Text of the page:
I have a router ( in one AS) that is advertising the routes that it learned from a peer (in another AS) back to that same peer. ( it should only be advertising 11 prefixes that originate within
If you look at the output below, the next hop that is being advertised to the peer is the peer's own IP address!!!
I am uncertain as to why this would ever happen. It seems totally illogical to me. I have tried resetting the peer and clearing bgp/route/igp tables but it just does not go away.
sample output (edited)
#sh ip bgp summ
Neighbor V AS MsgRcvd MsgSent TblVer InQ OutQ Up/Down State/PfxRcd
184.108.40.206 4 65000 135841 138948 46252 0 0 1w0d 1050
#sh ip bgp nei 220.127.116.11 advertised-routes
BGP table version is 46252, local router ID is 10.48.0.9
Status codes: s suppressed, d damped, h history, * valid, > best, i - internal,
r RIB-failure, S Stale
Origin codes: i - IGP, e - EGP, ? - incomplete
Originating default network 0.0.0.0
Network Next Hop Metric LocPrf Weight Path
*> 10.0.0.0/13 18.104.22.168 0 65000 65180 i
*> 10.0.0.0/9 0.0.0.0 0 32768 i
*> 10.8.0.0/16 22.214.171.124 0 65000 65180 i
*> 10.16.0.0/16 126.96.36.199 0 65000 65030 i
*> 10.16.0.0/15 188.8.131.52 0 65000 65030 i
*> 10.17.0.0/16 184.108.40.206 0 65000 65030 i
*> 10.28.16.0/20 220.127.116.11 0 65000 65180 i
*> 10.28.252.3/32 18.104.22.168 0 65000 64924 i
*> 10.30.4.0/23 22.214.171.124 0 65000 65222 i
yes - i am receiving all those routes from the peer
i do not have access to the peer - it is a provider router
router bgp 65010
network 10.0.0.0 mask 255.128.0.0
network 10.48.0.0 mask 255.252.0.0
network 10.128.0.0 mask 255.128.0.0
network 10.224.0.0 mask 255.248.0.0
network 126.96.36.199 mask 255.255.128.0
network 188.8.131.52 mask 255.255.255.255
network 184.108.40.206 mask 255.255.128.0
network 172.16.0.0 mask 255.248.0.0
network 172.24.0.0 mask 255.248.0.0
network 172.25.74.0 mask 255.255.255.0
network 172.25.75.0 mask 255.255.255.0
network 192.168.0.0 mask 255.255.128.0
network 192.168.128.0 mask 255.255.128.0
neighbor 220.127.116.11 remote-as 65000
neighbor 18.104.22.168 description Verizon-MPLS-BGP_Peer
neighbor 22.214.171.124 password
neighbor 126.96.36.199 version 4
neighbor 188.8.131.52 send-community
neighbor 184.108.40.206 default-originate
you cannot access the peer so you cannot be sure that these prefixes are actually advertised back to it.
The impact of this should be limited because the peer should drop these routes.
You say the peer is a provider router, Verizon I see in the description, but AS 65000 is a private-as.
My guess is that your peer is using a feature called local-as: it is pretending to you over the EBGP session to be part of private AS 65000 but if it is a real MPLS PE node it should be member of one ASes of Verizon.
In order to be sure that you don't send back these prefixes you can implement an output filter using a prefix-list:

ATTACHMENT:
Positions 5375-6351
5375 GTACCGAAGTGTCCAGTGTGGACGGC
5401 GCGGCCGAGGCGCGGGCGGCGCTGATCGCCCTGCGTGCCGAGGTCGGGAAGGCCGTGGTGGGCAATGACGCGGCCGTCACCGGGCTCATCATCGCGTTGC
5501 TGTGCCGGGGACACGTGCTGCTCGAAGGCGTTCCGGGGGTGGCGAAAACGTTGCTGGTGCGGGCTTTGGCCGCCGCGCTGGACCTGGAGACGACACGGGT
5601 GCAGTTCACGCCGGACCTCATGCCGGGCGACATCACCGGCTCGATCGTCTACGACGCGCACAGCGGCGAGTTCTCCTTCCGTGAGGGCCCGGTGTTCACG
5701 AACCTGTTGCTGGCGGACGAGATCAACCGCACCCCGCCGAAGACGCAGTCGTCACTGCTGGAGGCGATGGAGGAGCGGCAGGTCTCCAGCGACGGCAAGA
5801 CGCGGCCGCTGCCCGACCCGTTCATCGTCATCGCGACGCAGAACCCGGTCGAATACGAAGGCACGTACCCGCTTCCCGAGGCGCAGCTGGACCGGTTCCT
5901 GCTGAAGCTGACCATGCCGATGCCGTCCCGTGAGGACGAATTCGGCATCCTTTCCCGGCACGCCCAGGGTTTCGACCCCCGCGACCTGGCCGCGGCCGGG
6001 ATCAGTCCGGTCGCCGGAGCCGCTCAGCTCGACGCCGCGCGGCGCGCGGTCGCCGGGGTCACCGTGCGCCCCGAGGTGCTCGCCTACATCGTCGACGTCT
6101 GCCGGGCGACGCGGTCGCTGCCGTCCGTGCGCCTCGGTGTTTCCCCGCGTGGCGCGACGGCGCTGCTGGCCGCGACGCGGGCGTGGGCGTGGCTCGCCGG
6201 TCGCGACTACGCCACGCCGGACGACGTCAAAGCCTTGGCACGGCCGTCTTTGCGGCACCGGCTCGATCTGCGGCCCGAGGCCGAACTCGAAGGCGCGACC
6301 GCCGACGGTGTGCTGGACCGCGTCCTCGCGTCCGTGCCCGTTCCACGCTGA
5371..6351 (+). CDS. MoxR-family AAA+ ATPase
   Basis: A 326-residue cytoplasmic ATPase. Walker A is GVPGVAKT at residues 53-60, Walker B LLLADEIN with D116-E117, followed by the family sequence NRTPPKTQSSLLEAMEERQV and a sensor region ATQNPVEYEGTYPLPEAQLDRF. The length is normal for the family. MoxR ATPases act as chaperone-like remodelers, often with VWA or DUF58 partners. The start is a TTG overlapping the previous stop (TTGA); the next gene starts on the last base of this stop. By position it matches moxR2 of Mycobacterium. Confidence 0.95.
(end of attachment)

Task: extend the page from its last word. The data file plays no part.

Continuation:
you need to allow
the default route you are sending out and the prefixes that are configured in the network commands
ip prefix-list To_Verizon seq 5 permit 0.0.0.0/0
ip prefix-list To_Verizon seq 10 permit 10.0.0.0/9
ip prefix-list To_Verizon seq 20 permit 10.128.0.0/9
ip prefix-list To_Verizon seq 20 permit 10.48.0.0/14
and so on
router bgp 65000
neighbor 220.127.116.11 prefix-list To_Verizon out
clear ip bgp 18.104.22.168
then issue again the
sh ip bgp n 22.214.171.124 advertised-routes
and see what declares
with this experiment you can understand if the show output is meaningful or not.
Hope to help
Since this is not a transit AS there is a simpler solution. Filter any route that does not originate in the local AS.
ip as-path access-list 99 permit ^$
ip as-path access-list 99 deny .*
router bgp 65010
neighbor 126.96.36.199 filter-list 99 out
After applying this filter, the advertised routes output looks correct - so i do not think this is a CLI output issue as you suggest.
HOWEVER, the intent of the post was to understand WHY this strange advertisement is happening, not simply to stop it.
If you look back at the original post there is nothing to explain the observed behavior.
In effect the conversation is....
"Hello Giuseppe, this is John. I have a bunch of routes for you to learn and the next hop for all of them is YOU, Giuseppe. "
I don't believe these routes are being learned form any other source than the eBGP peer in question, otherwise the next hop would be different.
So if anyone has any more ideas on what might be happening, I am listening.
Does your local router also have these routes from other sources, like a backup ISP?
'Cause I mean if it's advertising routes it learned from 188.8.131.52 right back to it, how come there are additional AS'es in the paths it's advertising?
[EDIT: Wait wait, duh; those are the AS paths in the routes that 184.108.40.206 was advertising in the first place... DER. (I wish this board would let us delete our own posts instead of just edit them.)]